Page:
Gov. Dannel P. Malloy wanted to talk about his vision for Connecticut’s transportation future Wednesday, but local elected officials were more focused on unfunded municipal mandates and property tax relief.
“What we really need to do is have an adult discussion about whether we want to have a first-class transportation system here in Connecticut,” Malloy said during the annual Council of Small Towns meeting in Cromwell.
Ridgefield First Selectman Rudy Marconi, who was in favor of reinstalling tolls on Connecticut’s highways when he was running for governor several years ago, asked Malloy about whether he would support tolls as a way to pay for those improvements.
Malloy, who will deliver his budget address on Feb. 18, danced around the question. He said he’s still gauging public support for the size of the transportation package he plans on presenting to the legislature
“There are plenty of different ways to pay for it. Tolls are one of them,” Malloy said. “But it’s not an exclusive way to do it.”
As far as mandate relief is concerned, Malloy said they’ve had that discussion for years.
“I have a pet line that probably annoys the hell out of everybody: As a guy who eats in restaurants I’m glad they mandate they be inspected,” Malloy said. “I think the mandates that are discussed need to be specific and we need to understand that. We’re partners and we shouldn’t be shifting all of our whole burden to you.”
Legislative leaders from both sides of the aisle were more specific about where they stand on mandate relief.
Roxbury First Selectwoman Barbara Henry said her town has done everything it can to create efficiencies on a regional level in cooperation with nearby towns and yet the state still asks it to do more. There is legislation proposed on an annual basis that would require a two-thirds vote of the General Assembly on any new unfunded mandate.
In a panel discussion following Malloy’s remarks, House Speaker Brendan Sharkey, said every bill that’s brought to the floor of the legislature gets a number of comments from the non-partisan staff.
“Every bill that includes a stamp from the non-partisan staff saying ‘mandate on towns and cities’ doesn’t go anywhere,” Sharkey said. “We typically don’t even vote on bills that require a mandate or impose a mandate on cities and towns because already we know it won’t have the support of the members.”
Sharkey said so even without legislation requiring a two-thirds vote the legislature is avoiding passing unfunded mandates onto cities and towns.
However, Senate Republican lead Len Fasano, said if that’s true then the legislature should simply pass the legislation requiring a two-thirds vote for any unfunded municipal mandate.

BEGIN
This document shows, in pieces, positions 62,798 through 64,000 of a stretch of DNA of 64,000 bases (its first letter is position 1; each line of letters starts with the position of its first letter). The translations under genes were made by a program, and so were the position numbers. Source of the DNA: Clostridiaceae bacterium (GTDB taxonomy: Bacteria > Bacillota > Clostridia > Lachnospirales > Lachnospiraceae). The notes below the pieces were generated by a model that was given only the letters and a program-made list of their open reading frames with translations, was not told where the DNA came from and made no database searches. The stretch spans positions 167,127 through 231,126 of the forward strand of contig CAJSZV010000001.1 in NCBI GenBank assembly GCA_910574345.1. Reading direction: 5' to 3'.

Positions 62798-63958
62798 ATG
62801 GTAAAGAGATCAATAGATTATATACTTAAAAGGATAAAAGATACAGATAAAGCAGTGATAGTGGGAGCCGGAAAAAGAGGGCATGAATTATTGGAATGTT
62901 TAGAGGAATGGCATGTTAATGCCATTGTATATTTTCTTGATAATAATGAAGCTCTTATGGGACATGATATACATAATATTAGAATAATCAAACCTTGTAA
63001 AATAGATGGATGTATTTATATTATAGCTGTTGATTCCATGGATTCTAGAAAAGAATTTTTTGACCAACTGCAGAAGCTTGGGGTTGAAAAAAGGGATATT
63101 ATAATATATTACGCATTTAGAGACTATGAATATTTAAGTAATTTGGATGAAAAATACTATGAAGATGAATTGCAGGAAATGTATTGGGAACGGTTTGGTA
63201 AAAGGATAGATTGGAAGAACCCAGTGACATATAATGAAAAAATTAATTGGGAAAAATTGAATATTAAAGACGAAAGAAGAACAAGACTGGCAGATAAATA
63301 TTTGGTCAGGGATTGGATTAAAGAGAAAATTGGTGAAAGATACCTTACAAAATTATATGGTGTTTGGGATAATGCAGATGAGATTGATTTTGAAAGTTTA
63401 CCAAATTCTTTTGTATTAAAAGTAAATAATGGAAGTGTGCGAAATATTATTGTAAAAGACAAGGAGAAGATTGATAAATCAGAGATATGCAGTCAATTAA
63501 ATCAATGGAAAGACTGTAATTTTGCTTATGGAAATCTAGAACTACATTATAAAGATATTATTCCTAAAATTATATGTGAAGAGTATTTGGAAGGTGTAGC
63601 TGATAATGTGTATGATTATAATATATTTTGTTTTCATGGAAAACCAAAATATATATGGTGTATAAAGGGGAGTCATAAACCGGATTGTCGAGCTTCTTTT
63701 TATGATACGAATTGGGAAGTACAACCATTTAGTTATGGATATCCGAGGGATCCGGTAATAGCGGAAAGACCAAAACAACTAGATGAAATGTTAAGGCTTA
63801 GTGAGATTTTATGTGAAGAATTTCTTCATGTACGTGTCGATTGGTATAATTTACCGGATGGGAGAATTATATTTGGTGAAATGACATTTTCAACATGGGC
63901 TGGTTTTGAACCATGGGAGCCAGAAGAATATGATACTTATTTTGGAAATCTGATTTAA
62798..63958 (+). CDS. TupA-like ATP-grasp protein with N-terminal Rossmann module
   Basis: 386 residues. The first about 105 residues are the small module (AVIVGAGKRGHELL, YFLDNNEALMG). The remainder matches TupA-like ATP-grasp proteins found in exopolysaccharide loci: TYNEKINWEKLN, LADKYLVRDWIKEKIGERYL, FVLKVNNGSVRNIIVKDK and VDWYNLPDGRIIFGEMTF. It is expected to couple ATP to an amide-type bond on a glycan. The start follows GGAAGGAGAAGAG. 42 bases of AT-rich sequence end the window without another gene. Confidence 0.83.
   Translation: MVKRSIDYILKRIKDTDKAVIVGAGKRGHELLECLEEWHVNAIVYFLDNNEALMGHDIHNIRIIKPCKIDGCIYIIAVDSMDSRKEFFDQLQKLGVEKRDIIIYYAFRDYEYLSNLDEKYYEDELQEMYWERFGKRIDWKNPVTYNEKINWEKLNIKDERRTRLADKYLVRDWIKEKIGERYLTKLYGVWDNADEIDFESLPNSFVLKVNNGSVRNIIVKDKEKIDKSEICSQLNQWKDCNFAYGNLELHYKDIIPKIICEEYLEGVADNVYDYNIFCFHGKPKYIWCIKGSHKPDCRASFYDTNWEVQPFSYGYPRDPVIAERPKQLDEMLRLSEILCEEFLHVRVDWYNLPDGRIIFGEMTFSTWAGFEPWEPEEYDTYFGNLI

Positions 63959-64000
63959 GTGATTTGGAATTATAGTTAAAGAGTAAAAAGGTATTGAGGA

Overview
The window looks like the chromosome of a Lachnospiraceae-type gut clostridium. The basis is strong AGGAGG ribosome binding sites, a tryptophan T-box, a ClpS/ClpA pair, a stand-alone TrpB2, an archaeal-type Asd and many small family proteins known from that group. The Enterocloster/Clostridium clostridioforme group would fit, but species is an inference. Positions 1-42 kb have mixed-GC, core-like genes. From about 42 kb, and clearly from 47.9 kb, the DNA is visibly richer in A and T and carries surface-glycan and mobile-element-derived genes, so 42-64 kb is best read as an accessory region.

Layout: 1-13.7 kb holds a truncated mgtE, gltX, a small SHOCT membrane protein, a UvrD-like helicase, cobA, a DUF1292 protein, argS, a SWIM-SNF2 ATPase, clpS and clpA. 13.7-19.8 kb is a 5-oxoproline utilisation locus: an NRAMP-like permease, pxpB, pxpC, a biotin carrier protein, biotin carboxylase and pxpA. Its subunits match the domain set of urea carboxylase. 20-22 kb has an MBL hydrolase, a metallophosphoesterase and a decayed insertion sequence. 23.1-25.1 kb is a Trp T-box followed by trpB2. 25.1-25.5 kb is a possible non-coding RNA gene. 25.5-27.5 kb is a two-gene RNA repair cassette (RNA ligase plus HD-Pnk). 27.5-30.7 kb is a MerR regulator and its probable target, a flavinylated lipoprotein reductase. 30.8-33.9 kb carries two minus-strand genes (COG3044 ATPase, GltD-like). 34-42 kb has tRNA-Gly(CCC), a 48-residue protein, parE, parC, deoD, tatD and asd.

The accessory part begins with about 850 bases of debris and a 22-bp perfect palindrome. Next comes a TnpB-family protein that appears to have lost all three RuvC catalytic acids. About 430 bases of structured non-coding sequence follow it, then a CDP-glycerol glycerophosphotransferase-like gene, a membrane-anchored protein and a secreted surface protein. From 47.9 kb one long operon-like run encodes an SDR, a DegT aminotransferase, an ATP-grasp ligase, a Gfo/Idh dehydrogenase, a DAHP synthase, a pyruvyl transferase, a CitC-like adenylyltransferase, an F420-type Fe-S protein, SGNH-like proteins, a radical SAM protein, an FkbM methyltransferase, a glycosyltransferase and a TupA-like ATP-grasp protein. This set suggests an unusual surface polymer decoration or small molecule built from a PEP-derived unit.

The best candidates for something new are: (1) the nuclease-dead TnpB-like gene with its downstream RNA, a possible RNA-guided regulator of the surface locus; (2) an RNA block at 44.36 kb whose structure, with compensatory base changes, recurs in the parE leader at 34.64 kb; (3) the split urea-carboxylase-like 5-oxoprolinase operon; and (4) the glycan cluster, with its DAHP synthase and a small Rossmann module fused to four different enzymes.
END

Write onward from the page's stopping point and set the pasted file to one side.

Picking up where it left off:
“Why not put the two-thirds in? If we’re not passing municipal mandates that are hurting … then put the two-thirds in,” Fasano said. “What’s the problem?”
He said it’s an easy way to help municipalities solve the problem of having to increase the property tax in order to implement these new mandates passed along by the state to municipalities.
Sen. President Martin Looney said if the fiscal note comes back and says there’s a municipal mandate then it has to go to the Appropriations Committee again, even if the bill had been there already.
“It creates additional hurdles and burdens for bills that are labeled as having a municipal mandate,” Looney said. “Having an additional requirement of a two-thirds vote is not necessary because bills with that label already get sufficient scrutiny.”
Looney said the two-thirds vote should be reserved for overriding gubernatorial vetoes. He said there is a 60 percent vote required for certain spending cap issues, but “it seems to me the legislature by majority vote should be able to do what it judges to be in the best interest of the people in the state of Connecticut.”
As far as holding municipalities harmless, Malloy told local elected officials Wednesday that “I consider you a partner and that drives our deliberations.”
Malloy is expected to unveil his budget on Feb. 18 and when he does he will need to erase a projected $1.3 billion deficit in 2016 and a $1.5 billion deficit in 2017. On the campaign trail, Malloy promised to hold cities and towns harmless, but on Wednesday he pointed out that revenues haven’t grown at the rate he anticipated.
Pressed by reporters about what exactly that means for municipalities Malloy tried his best not to answer the question.
“I think until the budget’s out, it’s not out,” Malloy said.